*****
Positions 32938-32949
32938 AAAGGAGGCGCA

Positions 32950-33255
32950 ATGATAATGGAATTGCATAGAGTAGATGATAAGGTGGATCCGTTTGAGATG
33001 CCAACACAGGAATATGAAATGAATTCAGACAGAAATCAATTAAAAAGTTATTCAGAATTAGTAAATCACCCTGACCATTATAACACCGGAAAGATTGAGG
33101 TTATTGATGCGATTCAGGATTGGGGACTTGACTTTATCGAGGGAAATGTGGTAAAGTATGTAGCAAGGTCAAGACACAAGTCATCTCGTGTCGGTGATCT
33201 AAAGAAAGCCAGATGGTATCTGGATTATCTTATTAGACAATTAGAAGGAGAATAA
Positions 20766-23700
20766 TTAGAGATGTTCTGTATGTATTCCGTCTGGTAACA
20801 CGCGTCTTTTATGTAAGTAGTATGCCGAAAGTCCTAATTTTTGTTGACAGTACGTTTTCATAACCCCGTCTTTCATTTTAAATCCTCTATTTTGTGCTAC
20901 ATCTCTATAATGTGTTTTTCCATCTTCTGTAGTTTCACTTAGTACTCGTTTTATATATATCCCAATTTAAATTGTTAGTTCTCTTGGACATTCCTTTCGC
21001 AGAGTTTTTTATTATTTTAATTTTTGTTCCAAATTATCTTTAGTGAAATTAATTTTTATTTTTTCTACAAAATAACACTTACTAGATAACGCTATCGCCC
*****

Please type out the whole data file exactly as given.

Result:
Positions 32938-32949
32938 AAAGGAGGCGCA

Positions 32950-33255
32950 ATGATAATGGAATTGCATAGAGTAGATGATAAGGTGGATCCGTTTGAGATG
33001 CCAACACAGGAATATGAAATGAATTCAGACAGAAATCAATTAAAAAGTTATTCAGAATTAGTAAATCACCCTGACCATTATAACACCGGAAAGATTGAGG
33101 TTATTGATGCGATTCAGGATTGGGGACTTGACTTTATCGAGGGAAATGTGGTAAAGTATGTAGCAAGGTCAAGACACAAGTCATCTCGTGTCGGTGATCT
33201 AAAGAAAGCCAGATGGTATCTGGATTATCTTATTAGACAATTAGAAGGAGAATAA
Positions 20766-23700
20766 TTAGAGATGTTCTGTATGTATTCCGTCTGGTAACA
20801 CGCGTCTTTTATGTAAGTAGTATGCCGAAAGTCCTAATTTTTGTTGACAGTACGTTTTCATAACCCCGTCTTTCATTTTAAATCCTCTATTTTGTGCTAC
20901 ATCTCTATAATGTGTTTTTCCATCTTCTGTAGTTTCACTTAGTACTCGTTTTATATATATCCCAATTTAAATTGTTAGTTCTCTTGGACATTCCTTTCGC
21001 AGAGTTTTTTATTATTTTAATTTTTGTTCCAAATTATCTTTAGTGAAATTAATTTTTATTTTTTCTACAAAATAACACTTACTAGATAACGCTATCGCCC